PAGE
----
‘Breaking the Chains’ forum to focus on decolonization, climate change

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As a non-self-governing territory, one of only 17 remaining in the world, Guam is a remnant of the old world, a contemporary colony. As the world and in particular the peoples of the Pacific tackle the growing global problem of climate change, Guam, because of its political status, finds itself unable to act and mobilize with millions around the world. As the tides rise around us, we see our mañe’lu across Micronesia, the Pacific and the world rising up to take action, we must join them.

The “Breaking the Chains: Decolonization and Climate Action” forum will feature educators, activists and youth presenting on the following three themes, “Decolonize, Demilitarize and Decarbonize,” each of which are essential to taking effective climate action. It is being organized by the Fanohge Coalition and GCC Council on Postsecondary Student Affairs (COPSA). It will take place Friday, October 29 from 1:00 – 3:00 pm in a hybrid, in-person, and virtual combined format.

This event is free and open to the public. An in-person component will take place at the MPA at the Guam Community College. Those wishing to attend virtually can do so via Zoom or else watch the livestream on Facebook. All wanting to attend are encouraged to register on Eventbrite: https://tinyurl.com/decolonize1029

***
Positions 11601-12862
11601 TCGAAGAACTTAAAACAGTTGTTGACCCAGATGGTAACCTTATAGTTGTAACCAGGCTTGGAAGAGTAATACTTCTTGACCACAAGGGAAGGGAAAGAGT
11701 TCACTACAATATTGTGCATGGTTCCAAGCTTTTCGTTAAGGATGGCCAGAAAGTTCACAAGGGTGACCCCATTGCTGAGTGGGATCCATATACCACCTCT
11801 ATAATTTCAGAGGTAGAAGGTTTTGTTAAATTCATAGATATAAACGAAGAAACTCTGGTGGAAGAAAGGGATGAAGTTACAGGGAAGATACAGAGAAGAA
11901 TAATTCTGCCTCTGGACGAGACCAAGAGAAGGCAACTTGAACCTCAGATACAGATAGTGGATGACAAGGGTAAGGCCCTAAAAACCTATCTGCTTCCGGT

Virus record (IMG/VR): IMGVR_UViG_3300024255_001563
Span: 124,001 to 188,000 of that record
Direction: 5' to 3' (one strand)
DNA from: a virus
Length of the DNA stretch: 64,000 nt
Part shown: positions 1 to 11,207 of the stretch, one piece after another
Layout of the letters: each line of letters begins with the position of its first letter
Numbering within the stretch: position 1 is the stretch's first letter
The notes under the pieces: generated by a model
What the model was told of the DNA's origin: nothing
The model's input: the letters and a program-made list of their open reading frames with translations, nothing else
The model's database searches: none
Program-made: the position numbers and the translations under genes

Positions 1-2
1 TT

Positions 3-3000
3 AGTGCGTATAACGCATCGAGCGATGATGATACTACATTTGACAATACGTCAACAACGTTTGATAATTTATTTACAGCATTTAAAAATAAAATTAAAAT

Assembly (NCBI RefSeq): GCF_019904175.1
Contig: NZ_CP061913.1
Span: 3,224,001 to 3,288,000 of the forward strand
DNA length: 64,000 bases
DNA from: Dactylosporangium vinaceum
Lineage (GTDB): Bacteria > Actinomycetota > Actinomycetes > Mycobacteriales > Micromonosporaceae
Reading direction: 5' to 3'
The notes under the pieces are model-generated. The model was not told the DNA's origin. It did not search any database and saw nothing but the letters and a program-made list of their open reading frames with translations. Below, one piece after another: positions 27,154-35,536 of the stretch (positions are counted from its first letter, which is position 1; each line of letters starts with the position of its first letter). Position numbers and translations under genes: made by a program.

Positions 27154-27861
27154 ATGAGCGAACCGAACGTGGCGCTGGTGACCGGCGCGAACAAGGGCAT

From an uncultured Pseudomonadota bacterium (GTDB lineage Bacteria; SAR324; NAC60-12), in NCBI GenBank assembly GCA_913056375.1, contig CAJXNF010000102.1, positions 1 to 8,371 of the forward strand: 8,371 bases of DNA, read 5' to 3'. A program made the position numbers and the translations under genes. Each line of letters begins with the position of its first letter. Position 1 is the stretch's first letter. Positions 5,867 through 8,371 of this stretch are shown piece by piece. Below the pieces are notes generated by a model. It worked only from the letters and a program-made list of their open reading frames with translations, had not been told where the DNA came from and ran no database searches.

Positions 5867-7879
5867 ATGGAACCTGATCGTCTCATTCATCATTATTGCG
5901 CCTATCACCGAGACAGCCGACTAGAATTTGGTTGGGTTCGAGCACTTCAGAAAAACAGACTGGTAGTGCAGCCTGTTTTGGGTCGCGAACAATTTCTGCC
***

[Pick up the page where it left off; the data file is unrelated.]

This event will feature speakers from Guam, the CNMI and Palau including: Rep. Sheila Babauta (CNMI Legislature), Dr Romina King (University of Guam), Melvin Won Pat-Borja (Commission on Decolonization), Moñeka de Oro (Micronesian Climate Change Alliance), William Li (The Sea Monkeys Project), Miel Sequiera-Holm (Pura Vida Palau), Kyle Dahilig (UOG Green Army), Maria Sol Marques (Guam Youth Climate Strike) and Maria Hernandez (Prutehi Litekyan).

It will be focused around three themes, Decolonize, Demilitarize and Decarbonize.

Decolonize – Empower local communities to have more control over their resources and be more secure in determining their destinies.

Demilitarize – Militarization in the Marianas and Micronesia has led to a marginalizing of the voices of the people here and a prioritizing of the strategic interests of the US.

Decarbonize – Although the peoples of the Pacific are not the primary contributors to climate change and global warming, we can still take steps in our own daily lives to educate others and to live in more sustainable ways.

For more information or if you have any questions, follow the Fanohge Coalition on Facebook (http://www.facebook.com/fanohgecoalition), email fanohgecoalition@gmail.com or contact Dr. Michael Lujan Bevacqua at 671-988-7106.

(Fanohge Coalition Release)

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